What Black Women Need To Know About Mammograms

    A businesswoman looking thoughtfulWhen? Where? How often? What about Black women, who are not only more susceptible to developing breast cancer at earlier ages, but are also at a higher risk of having malignant tumors misdiagnosed…or diagnosed much later?

    Especially if you’re a woman, you’ve probably been told to prepare for your first screening mammogram around the time of your 40th birthday and then to have one every year (in some cases, every other year) after that. Note: that’s just for routine mammograms; breast lumps always require a mammogram and/or other tests to start diagnosing whether it might be breast cancer.

    The U.S. Preventive Services Task Force Controversy

    But in November 2009, the U.S. Preventive Services Task Force (USPSTF) updated its screening recommendations and said that women of average risk for breast cancer could wait until age 50 to start getting mammograms and then follow up only every two years, rather than annually. The revised USPTF mammography screening guidelines marked a sea change
    from the recommendations being made by nearly all major medical
    associations, including the American Cancer Society, the American
    Medical Association, and the American College of Obstetrics and
    Gynecology.

    These new guidelines set off a heated debate within the medical community and don’t match up with most other mammogram recommendations from major medical organizations.

    “We’re having the scientific arguments back and forth and in the meantime, women, in a sense, get caught in the middle,” says Len Lichtenfeld, MD, deputy chief medical officer of the American Cancer Society.

    It was widely reported, however, that the USPSTF was against screening entirely for women with an average risk of breast cancer between the ages of 40 to 49. That wasn’t the case, says Diana Petitti, MD, professor of biomedical informatics at Arizona State University and vice chair of the 2009 USPSTF committee.

    The actual recommendation was not communicated well, according to Petitti. “The decision about the age to start being screened at 40, 42, 44, 48, should be one that was more individualized,” she says, rather than a woman’s 40th birthday triggering an automatic authorization slip from her doctor to get a mammogram.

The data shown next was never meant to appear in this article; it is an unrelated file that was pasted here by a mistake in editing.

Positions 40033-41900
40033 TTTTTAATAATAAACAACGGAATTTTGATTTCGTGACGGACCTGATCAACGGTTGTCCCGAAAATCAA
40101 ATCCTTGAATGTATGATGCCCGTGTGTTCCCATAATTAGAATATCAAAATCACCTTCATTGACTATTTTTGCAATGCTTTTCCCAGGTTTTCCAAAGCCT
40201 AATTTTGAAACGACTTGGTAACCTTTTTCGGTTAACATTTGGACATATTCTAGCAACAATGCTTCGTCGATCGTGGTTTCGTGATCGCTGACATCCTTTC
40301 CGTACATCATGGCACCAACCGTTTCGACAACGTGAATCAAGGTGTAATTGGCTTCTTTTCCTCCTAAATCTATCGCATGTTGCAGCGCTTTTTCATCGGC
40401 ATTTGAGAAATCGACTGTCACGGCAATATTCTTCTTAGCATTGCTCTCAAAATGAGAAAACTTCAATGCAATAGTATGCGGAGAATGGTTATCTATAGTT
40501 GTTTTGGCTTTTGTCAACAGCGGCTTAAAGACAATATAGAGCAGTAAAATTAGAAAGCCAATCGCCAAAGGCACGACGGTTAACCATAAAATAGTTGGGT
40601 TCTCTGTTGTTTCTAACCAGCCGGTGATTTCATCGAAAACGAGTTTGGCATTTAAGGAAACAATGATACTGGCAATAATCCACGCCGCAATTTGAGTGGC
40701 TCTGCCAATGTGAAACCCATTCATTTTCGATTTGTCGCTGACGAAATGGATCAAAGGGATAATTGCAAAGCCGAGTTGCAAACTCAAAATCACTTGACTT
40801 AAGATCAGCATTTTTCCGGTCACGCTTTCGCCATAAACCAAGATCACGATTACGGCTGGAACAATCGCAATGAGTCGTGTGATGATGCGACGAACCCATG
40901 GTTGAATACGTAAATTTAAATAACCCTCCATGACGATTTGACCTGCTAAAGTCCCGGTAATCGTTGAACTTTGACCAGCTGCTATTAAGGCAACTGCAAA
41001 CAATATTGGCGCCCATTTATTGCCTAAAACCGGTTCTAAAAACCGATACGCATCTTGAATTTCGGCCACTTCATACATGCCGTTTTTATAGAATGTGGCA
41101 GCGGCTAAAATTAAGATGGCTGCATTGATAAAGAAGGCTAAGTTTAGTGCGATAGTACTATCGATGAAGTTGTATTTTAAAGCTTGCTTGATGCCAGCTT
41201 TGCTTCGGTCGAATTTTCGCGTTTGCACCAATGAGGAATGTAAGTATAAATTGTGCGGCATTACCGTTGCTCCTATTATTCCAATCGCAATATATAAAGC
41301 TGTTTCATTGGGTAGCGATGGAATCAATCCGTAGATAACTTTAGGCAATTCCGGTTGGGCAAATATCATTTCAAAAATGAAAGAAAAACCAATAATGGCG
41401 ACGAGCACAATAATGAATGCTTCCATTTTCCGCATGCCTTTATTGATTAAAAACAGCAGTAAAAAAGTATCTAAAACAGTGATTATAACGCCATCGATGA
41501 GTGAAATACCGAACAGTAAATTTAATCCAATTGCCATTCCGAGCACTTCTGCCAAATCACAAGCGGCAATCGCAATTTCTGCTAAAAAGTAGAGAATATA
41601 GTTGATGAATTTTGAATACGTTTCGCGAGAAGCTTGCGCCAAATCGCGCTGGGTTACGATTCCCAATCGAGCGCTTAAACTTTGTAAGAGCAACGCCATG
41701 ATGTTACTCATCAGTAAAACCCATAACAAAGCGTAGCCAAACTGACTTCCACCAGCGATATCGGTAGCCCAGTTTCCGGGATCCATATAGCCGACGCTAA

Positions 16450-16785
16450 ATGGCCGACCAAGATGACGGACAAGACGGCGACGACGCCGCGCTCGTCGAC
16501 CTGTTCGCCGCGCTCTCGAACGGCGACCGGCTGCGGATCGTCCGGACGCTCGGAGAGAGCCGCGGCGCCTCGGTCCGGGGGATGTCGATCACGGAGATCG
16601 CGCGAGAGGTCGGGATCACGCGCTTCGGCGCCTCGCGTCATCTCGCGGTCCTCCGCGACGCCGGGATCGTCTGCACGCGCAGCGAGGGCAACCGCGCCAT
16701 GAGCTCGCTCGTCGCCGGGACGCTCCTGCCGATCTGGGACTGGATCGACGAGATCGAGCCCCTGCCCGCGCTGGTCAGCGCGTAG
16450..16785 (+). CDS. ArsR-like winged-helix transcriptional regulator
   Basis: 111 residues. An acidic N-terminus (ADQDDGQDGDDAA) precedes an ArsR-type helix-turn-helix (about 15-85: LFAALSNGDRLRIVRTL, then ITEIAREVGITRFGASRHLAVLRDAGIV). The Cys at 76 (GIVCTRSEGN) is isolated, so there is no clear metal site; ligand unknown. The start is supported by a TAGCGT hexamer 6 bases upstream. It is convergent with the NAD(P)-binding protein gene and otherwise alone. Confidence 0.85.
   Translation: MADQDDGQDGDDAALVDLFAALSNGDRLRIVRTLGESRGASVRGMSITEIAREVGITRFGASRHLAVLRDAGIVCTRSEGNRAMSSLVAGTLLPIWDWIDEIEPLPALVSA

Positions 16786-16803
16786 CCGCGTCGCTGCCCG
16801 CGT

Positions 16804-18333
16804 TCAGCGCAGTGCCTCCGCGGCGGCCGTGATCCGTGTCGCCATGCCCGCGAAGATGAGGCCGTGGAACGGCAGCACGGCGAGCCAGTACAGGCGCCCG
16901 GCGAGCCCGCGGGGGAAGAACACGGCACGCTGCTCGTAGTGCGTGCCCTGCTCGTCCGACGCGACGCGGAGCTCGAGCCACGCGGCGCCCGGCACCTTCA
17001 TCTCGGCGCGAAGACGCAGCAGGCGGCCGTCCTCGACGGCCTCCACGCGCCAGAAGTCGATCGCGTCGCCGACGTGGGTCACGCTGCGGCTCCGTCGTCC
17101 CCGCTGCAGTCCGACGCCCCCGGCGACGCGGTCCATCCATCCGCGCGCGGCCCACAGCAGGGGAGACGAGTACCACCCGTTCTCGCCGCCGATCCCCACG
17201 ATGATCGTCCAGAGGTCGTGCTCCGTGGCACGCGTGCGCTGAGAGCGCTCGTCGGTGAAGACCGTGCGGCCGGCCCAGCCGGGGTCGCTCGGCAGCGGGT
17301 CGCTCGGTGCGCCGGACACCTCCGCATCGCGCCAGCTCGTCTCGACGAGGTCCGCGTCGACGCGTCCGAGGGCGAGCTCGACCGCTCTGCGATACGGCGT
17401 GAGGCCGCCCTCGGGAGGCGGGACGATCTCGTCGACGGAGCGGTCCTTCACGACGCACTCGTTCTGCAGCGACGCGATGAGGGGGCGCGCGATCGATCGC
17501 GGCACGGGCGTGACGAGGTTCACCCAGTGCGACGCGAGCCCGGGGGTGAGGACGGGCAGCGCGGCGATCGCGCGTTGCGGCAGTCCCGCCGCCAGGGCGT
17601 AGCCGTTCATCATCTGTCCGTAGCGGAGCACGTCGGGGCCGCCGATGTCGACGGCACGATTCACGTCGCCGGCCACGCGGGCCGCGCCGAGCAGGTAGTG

The Trouble With Statistics

    The argument over when women should start breast cancer screening stems from a disagreement about the process the task force used to reach its conclusions. It relied on a sophisticated computer model rather than real-life, clinical, randomized studies to determine how many breast cancers are caught and treated in women ages 40-49.

    Lichtenfeld says that the conclusions reached by multiple institutions using the same model were different. “So the reliability of that model to make a clinical decision, particularly when we have data from actual studies, we felt was not quite ready for prime time,” he says. “The task force did acknowledge at the time that mammography did reduce deaths for women between ages 40-49, Lichtenfeld says. “However, we said then, and I think it’s fair to repeat today, that the task force didn’t feel enough lives were saved for women in that age group, because breast cancer is more common as you get older.”

    The American Cancer Society, Lichtenfeld says, disagrees and continues to recommend routine screening mammograms for women age 40 and older.

    Is Too Much Testing A Bad Thing?

    One of the central issues upon which the USPSTF based its recommendations had to do with the harm that can come from mammography testing: psychological harm, unnecessary imaging tests and biopsies, and false-positive mammogram results in which the patient is told there could be cancer, when in fact none exists. False-positive results are more common for women aged 40 to 49 than for older women.

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